by Chris Reed | April 20, 2016 6:21 pm
Attorney General Kamala Harris threatens to be drawn into the controversy over the California Public Utilities Commission’s divvying up of the cost of closing the San Onofre nuclear power plant on San Diego County’s north coast.
Activists are furious with the PUC’s 2014 decision to make ratepayers of Southern California Edison and San Diego Gas & Electric cover 70 percent of the $4.7 billion cost of shuttering the facility, which had severe problems with steam generators that forced its closure. After the decision, it was discovered that the parameters of the deal had been worked out clandestinely in 2013 in a meeting in a Warsaw, Poland, hotel room between an Edison executive and then-PUC President Michael Peevey.
Both the state and federal governments have launched criminal investigations of Peevey over his failure to disclose contacts with utility executives and his alleged attempts to pressure utilities for favors in return for his support on some regulatory decisions.
But while the criminal division of the state Attorney General’s Office is pursuing the criminal probe, the civil division of the office is supporting Gov. Jerry Brown in his fight against disclosing emails between his office, the PUC and utilities during the period decisions were being made about how to pay for the costs of closing San Onofre.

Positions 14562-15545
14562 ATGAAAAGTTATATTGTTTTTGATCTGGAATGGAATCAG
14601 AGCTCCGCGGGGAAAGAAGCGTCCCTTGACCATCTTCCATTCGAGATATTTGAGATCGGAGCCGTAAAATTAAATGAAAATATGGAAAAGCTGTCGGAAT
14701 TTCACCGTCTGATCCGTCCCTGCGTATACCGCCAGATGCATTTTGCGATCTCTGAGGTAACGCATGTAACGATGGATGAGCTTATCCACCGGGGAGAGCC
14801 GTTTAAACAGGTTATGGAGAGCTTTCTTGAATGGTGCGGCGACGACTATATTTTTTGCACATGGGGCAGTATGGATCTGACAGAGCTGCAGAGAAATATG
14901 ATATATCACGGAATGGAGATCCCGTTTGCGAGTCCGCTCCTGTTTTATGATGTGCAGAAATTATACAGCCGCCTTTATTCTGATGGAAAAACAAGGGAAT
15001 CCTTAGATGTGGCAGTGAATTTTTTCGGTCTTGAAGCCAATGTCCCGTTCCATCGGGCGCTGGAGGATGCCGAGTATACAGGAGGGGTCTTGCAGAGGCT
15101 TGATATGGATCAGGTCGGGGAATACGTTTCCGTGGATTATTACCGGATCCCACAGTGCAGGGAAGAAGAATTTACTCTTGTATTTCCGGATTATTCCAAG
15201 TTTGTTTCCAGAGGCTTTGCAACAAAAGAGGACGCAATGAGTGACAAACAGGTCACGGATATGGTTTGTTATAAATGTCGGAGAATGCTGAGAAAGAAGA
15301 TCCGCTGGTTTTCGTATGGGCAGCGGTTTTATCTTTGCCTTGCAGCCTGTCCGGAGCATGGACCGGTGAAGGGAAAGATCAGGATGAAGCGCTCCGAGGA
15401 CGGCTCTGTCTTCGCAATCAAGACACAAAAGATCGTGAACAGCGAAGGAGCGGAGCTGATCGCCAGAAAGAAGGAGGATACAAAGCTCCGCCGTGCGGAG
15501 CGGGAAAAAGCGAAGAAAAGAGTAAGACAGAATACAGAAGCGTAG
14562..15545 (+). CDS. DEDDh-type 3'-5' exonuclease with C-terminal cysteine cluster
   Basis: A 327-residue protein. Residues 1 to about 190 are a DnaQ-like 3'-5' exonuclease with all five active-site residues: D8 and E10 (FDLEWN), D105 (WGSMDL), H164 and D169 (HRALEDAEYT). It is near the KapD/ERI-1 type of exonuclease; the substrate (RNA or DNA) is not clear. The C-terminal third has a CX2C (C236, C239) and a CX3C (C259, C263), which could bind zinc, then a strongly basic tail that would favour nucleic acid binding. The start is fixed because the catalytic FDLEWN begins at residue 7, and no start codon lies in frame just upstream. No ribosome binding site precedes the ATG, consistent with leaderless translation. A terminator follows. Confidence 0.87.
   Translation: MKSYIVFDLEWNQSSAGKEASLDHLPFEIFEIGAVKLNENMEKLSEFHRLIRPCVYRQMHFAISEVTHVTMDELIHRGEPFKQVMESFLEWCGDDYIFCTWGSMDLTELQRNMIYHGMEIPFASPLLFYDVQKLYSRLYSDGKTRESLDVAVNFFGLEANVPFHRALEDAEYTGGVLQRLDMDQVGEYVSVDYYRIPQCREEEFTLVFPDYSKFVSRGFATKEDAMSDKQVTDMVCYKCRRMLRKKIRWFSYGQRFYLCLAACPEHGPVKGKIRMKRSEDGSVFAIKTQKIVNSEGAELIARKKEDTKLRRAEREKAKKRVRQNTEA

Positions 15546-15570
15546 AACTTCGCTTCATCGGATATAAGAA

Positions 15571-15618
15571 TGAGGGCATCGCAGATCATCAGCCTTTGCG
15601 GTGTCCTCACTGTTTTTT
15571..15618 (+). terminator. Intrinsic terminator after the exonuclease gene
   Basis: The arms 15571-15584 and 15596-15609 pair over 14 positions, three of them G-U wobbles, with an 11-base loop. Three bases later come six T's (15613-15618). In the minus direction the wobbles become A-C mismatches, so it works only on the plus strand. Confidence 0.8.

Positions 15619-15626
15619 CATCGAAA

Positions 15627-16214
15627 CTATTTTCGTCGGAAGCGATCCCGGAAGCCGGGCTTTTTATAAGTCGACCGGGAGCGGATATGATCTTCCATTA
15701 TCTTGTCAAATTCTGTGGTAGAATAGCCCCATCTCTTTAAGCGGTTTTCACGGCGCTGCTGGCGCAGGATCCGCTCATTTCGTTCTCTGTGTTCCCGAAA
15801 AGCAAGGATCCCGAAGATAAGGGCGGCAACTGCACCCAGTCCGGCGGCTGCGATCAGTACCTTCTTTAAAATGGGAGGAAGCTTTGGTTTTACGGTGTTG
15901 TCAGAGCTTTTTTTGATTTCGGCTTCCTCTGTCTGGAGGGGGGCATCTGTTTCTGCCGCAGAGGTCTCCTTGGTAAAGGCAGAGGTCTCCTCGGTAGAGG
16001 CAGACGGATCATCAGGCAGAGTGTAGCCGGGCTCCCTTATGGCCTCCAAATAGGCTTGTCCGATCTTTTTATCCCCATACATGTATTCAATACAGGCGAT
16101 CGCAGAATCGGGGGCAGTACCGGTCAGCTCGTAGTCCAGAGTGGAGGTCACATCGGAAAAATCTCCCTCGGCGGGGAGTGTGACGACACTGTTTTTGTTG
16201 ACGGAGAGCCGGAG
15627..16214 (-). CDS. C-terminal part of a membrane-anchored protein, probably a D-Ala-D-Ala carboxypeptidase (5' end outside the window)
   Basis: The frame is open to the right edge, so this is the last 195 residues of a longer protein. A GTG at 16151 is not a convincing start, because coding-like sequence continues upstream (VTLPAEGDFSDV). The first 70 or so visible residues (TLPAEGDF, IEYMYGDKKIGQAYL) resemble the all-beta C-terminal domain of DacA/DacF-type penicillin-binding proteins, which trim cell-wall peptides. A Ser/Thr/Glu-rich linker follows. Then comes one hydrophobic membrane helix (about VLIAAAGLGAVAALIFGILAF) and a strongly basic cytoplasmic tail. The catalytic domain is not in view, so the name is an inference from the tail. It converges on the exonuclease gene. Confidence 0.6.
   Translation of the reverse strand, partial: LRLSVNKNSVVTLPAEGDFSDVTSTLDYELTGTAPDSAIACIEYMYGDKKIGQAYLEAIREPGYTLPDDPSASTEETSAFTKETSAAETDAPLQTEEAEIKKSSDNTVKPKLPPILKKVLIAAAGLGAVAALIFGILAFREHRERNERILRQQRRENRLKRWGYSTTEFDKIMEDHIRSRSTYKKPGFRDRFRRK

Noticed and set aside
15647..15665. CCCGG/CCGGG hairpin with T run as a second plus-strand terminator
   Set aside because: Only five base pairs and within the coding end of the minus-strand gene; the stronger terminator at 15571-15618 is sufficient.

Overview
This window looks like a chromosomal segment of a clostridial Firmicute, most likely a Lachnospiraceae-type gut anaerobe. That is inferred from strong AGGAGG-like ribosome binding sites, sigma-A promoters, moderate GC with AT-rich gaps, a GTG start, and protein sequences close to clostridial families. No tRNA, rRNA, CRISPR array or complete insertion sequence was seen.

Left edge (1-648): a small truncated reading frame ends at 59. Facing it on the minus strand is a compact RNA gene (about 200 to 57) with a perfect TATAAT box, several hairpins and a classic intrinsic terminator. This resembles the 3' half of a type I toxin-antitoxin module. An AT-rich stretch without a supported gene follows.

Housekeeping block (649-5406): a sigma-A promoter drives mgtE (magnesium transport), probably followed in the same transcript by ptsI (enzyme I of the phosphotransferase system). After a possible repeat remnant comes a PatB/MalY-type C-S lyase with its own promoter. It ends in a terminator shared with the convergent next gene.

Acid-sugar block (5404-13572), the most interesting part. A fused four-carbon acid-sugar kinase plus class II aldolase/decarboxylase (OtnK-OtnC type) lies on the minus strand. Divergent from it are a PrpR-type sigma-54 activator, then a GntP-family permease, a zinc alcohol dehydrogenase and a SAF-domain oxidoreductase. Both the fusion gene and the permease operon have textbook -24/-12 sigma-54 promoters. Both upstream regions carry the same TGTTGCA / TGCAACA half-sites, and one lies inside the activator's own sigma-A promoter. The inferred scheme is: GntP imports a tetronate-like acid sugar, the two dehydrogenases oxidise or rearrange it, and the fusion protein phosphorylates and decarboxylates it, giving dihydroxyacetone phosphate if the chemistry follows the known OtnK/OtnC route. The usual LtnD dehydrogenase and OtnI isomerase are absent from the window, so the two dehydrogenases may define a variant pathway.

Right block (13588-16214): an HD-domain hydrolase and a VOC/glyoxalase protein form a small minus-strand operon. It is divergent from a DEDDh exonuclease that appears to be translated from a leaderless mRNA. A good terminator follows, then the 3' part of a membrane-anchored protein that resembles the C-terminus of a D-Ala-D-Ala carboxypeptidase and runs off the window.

Recent coverage of the case in the San Diego media has featured sharp criticism of Harris’ dual role in dealing with the scandal.
“In this case, for the [attorney general] to investigate the communications with the [California Public Utilities Commission] while representing a potential witness who is a potential subject of the investigation is a conflict,” former San Diego County District Attorney Paul Pfingst told KPBS.
“One of the problems with the conflict is it invites the attorney general to narrow the investigation to avoid the conflict,” former San Diego City Attorney Mark Aguirre told the San Diego public broadcasting affiliate.
“If the investigation into the Public Utilities Commission involves the nuclear power plant, and that is something that’s the subject of the governor’s emails they are trying to keep secret, then I think there is a conflict,” Georgetown University law professor Paul F. Rothstein told the Union-Tribune. “The Attorney General’s Office should probably turn over one or the other of these cases to an independent counsel.”
“Government works best when it shines light on problems, not seeks to keep the public in the dark,” University of San Diego law professor Shaun Martin told the newspaper, criticizing Harris for helping efforts to keep public records from being released to the media.
Harris’ aides deny there is any conflict and depict their actions in working with the governor on email requests as routine:
A Harris spokesman said there’s an ethical firewall between the attorney general’s civil division representing the governor’s office and its criminal section responsible for the investigation into the California Public Utilities Commission and the state’s energy companies.
That’s from KPBS’ coverage.
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